Skip to: Content
Skip to: Site Navigation
Skip to: Search


Mob assaults Mali's president, calling peace deal into question

Mali's interim president, Dioncounda Traore, has been taken to the hospital, unconscious, after pro-military junta protesters broke into the presidential palace. Will a ECOWAS peace deal hold?

By Scott BaldaufStaff Writer / May 21, 2012

Protesters occupy Mali's presidential palace in the capital Bamako, May 21. Mali’s interim president, Dioncounda Traore, has been taken to the hospital, unconscious, after mobs of protesters broke into the presidential palace Monday.

Adama Diarra/Reuters

Enlarge

Mali’s interim president, Dioncounda Traore, has been taken to the hospital, unconscious, after mobs of protesters broke into the presidential palace today.

Skip to next paragraph

The protesters were supporters of the military junta that has ruled Mali since a March 22 coup. Protesters at the scene voiced support for the military junta, but not with the interim president chosen by the junta.

The injury of President Traore could complicate a deal worked out over the weekend between West African leaders and the head of the military junta, Capt. Amadou Sanogo, who named Mr. Traore interim president until elections can be held. The West African bloc, ECOWAS, which led the negotiations, has raised the possibility of military intervention, and has already approved 1,500 troops to restore order in Bamako and contain an ethnic rebellion in Mali’s north that has effectively carved out a Tuareg-majority independent country by force.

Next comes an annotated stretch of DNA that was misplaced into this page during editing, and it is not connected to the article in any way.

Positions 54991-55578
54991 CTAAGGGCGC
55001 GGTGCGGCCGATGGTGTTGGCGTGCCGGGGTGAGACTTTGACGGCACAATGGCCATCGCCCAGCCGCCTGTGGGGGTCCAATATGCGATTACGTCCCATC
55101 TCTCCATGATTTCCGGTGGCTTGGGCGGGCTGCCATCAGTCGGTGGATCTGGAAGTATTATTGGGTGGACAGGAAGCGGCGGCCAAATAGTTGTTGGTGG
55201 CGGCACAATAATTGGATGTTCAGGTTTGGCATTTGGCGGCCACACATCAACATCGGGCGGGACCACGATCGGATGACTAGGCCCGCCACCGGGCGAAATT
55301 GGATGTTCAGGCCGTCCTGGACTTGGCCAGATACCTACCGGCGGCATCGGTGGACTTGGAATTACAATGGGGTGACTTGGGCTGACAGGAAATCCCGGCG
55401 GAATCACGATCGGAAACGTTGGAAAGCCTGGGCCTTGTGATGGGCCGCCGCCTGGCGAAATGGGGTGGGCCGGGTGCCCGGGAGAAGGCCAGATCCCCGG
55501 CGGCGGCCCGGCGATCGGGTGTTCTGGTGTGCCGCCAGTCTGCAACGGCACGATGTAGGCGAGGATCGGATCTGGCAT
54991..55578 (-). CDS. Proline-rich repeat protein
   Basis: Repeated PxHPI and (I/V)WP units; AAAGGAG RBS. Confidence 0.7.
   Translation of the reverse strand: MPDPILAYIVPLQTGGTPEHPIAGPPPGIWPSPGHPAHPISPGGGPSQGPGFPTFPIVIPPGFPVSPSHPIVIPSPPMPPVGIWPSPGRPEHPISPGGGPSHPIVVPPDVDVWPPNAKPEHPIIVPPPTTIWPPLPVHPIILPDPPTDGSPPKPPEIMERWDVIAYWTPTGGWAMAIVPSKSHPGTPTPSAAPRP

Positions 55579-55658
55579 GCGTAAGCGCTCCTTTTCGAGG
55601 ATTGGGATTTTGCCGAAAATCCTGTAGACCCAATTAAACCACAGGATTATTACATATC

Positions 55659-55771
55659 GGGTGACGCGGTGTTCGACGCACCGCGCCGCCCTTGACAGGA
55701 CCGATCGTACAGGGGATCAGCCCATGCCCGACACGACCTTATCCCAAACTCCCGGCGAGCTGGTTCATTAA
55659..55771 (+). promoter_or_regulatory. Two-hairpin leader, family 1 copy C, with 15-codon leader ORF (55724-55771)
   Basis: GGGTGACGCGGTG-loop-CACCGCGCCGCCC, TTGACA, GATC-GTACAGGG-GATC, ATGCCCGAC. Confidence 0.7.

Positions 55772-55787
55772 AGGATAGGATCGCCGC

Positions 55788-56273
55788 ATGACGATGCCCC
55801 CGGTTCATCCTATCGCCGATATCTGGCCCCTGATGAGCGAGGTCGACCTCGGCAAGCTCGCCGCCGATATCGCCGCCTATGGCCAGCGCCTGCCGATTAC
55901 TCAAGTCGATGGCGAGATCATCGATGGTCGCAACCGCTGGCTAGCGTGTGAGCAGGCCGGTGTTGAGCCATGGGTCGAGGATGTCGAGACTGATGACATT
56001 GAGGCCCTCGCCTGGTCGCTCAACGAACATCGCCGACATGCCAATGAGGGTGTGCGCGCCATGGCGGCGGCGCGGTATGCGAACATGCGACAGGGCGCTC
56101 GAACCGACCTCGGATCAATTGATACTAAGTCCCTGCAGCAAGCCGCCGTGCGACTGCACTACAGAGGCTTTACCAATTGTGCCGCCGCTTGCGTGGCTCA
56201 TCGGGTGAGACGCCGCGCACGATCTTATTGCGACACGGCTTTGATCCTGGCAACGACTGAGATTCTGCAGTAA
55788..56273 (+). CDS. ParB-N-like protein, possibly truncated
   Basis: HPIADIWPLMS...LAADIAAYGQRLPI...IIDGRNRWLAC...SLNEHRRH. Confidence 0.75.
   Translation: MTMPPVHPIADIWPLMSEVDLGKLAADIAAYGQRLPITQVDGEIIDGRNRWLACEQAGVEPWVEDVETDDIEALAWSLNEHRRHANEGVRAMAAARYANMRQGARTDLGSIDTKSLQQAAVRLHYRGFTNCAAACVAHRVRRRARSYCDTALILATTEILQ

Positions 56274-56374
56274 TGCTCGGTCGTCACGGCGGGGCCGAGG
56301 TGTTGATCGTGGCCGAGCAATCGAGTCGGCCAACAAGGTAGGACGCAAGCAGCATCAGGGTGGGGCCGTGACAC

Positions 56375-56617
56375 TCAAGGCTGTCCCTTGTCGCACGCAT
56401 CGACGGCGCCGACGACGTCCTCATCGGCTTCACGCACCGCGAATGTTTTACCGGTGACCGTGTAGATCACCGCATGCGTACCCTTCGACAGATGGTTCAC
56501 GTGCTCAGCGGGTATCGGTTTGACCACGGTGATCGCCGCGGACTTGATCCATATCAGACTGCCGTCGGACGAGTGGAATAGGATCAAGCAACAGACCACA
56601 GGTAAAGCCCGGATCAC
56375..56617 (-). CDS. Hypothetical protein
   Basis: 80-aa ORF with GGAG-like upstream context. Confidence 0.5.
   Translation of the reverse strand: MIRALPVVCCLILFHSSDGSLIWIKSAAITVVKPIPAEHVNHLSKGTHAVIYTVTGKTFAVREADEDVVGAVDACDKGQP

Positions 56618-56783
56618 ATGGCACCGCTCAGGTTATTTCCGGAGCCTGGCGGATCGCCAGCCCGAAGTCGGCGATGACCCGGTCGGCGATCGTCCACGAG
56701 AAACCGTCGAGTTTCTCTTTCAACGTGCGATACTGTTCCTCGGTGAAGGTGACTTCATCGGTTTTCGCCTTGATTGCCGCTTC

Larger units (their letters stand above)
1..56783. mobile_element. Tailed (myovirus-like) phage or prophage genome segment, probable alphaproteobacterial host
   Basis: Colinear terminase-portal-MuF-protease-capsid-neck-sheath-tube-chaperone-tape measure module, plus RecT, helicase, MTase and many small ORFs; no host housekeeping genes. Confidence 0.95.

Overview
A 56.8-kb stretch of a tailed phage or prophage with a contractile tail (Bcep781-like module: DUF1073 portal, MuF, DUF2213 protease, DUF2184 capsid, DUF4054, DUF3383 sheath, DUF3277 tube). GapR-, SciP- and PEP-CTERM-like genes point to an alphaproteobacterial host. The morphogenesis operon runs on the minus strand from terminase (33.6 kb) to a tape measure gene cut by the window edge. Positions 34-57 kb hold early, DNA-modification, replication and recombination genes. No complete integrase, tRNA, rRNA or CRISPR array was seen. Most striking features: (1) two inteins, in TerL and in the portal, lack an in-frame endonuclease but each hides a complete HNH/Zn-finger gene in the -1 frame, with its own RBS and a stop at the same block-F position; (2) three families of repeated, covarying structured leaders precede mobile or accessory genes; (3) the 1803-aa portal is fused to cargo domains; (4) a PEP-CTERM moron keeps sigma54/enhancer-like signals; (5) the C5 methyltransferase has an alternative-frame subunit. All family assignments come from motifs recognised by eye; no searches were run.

Military spokesman Bakary Mariko told Reuters that the protesters broke into the presidential palace and assaulted acting President Traore.

"They beat him seriously and tore his clothes," Mr. Mariko said. "This is a spontaneous crowd. There were three dead and some injured by gunshot amongst the demonstrators. Dioncounda's security shot at people.”

While it’s hard to gauge how broadly the March 22 coup was supported, today's attacks on Traore do show some measure of support for the military junta, and they cast doubt on West African-backed plans for a transition of power from the current interim government, following future elections. Protesters who broke into the palace were heard chanting "We don't want Dioncounda" and "Down with ECOWAS."

"The arrangements made by ECOWAS don't involve Malians. It is a betrayal," Agence France Presse news agency quoted Hamadoun Amion Guindo of the Committee of Malian Patriotic Organizations (COPAM), a pro-coup group.

Permissions

Read Comments

View reader comments | Comment on this story

  • Weekly review of global news and ideas
  • Balanced, insightful and trustworthy
  • Subscribe in print or digital

Special Offer

 

Doing Good

 

What happens when ordinary people decide to pay it forward? Extraordinary change...

Danny Bent poses at the starting line of the Boston Marathon in Hopkinton, Mass.

After the Boston Marathon bombings, Danny Bent took on a cross-country challenge

The athlete-adventurer co-founded a relay run called One Run for Boston that started in Los Angeles and ended at the marathon finish line to raise funds for victims.

 
 
Become a fan! Follow us! Google+ YouTube See our feeds!